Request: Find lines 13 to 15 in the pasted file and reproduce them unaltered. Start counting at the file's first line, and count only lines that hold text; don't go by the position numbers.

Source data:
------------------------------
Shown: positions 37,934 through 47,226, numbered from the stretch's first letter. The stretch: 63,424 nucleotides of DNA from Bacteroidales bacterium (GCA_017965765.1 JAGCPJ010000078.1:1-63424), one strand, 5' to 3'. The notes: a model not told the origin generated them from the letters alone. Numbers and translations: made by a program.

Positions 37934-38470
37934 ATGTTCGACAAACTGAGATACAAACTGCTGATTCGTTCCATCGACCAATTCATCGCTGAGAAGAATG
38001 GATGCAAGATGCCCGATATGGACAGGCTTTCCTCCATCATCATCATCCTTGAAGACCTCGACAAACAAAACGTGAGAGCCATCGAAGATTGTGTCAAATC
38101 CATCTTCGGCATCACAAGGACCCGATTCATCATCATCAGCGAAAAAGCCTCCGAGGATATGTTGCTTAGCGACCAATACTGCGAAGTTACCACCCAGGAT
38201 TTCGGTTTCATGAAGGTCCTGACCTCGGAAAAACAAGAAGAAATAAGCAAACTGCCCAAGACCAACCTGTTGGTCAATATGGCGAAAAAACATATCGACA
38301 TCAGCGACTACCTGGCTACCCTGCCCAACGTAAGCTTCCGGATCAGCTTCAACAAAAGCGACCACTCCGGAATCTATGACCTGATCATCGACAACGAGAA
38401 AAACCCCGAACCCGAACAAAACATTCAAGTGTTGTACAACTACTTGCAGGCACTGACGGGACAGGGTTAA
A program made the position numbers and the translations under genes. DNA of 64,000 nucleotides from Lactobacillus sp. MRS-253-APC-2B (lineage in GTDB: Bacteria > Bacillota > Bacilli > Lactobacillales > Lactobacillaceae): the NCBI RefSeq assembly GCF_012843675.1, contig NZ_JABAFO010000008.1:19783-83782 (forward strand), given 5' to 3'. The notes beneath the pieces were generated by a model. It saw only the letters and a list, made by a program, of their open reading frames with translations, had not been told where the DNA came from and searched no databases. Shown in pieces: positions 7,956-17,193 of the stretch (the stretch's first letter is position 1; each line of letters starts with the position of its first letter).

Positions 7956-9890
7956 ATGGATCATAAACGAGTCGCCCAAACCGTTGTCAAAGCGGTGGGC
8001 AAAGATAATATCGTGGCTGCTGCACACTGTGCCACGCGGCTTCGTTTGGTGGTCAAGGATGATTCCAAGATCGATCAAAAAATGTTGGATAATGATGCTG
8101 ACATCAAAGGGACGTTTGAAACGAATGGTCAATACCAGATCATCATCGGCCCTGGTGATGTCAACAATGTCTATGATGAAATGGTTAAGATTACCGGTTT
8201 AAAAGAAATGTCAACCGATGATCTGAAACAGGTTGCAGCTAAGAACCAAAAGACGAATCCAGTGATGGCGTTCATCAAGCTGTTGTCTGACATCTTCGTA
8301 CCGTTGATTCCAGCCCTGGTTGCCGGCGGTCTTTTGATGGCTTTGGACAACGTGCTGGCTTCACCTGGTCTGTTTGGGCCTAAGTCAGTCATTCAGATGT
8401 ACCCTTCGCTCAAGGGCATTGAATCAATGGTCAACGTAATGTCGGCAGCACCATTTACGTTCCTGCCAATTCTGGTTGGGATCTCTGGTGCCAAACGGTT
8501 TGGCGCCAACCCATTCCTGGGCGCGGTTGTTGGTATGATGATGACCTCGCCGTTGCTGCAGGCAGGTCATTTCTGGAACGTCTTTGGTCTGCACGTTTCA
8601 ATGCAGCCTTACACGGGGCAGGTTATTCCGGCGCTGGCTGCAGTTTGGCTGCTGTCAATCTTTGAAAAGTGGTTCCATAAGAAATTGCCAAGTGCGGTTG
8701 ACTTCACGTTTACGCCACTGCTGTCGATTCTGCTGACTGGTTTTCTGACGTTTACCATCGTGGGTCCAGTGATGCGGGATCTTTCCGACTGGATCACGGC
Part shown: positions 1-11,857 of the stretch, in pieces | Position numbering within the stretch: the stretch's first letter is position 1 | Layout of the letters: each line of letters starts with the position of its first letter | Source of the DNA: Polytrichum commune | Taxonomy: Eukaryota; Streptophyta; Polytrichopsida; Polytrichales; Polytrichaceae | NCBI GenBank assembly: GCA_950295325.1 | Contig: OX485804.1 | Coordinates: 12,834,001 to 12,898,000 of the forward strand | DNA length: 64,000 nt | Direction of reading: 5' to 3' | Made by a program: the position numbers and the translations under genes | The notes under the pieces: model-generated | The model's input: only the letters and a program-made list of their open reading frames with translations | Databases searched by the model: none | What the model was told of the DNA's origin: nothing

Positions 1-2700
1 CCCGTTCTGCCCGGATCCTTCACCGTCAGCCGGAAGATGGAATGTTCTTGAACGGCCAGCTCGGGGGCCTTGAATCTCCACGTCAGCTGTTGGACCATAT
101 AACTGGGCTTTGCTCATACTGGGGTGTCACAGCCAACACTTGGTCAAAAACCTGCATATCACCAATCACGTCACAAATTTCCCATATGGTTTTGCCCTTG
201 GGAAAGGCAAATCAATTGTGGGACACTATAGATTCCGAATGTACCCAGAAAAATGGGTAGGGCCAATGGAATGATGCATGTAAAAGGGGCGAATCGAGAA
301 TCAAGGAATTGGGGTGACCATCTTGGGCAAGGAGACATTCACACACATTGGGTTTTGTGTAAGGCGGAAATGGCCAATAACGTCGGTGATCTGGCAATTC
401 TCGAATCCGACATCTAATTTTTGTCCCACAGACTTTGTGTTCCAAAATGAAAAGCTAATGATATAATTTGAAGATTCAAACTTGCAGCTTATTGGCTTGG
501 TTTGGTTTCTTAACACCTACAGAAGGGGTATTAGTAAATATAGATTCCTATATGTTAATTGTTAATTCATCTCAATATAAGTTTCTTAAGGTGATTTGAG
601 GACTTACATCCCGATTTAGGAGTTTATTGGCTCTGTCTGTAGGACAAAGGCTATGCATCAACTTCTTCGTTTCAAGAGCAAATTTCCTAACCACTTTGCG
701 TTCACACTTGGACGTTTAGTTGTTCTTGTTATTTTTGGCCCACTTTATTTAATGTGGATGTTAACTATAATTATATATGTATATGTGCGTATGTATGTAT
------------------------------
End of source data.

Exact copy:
8101 ACATCAAAGGGACGTTTGAAACGAATGGTCAATACCAGATCATCATCGGCCCTGGTGATGTCAACAATGTCTATGATGAAATGGTTAAGATTACCGGTTT
8201 AAAAGAAATGTCAACCGATGATCTGAAACAGGTTGCAGCTAAGAACCAAAAGACGAATCCAGTGATGGCGTTCATCAAGCTGTTGTCTGACATCTTCGTA
8301 CCGTTGATTCCAGCCCTGGTTGCCGGCGGTCTTTTGATGGCTTTGGACAACGTGCTGGCTTCACCTGGTCTGTTTGGGCCTAAGTCAGTCATTCAGATGT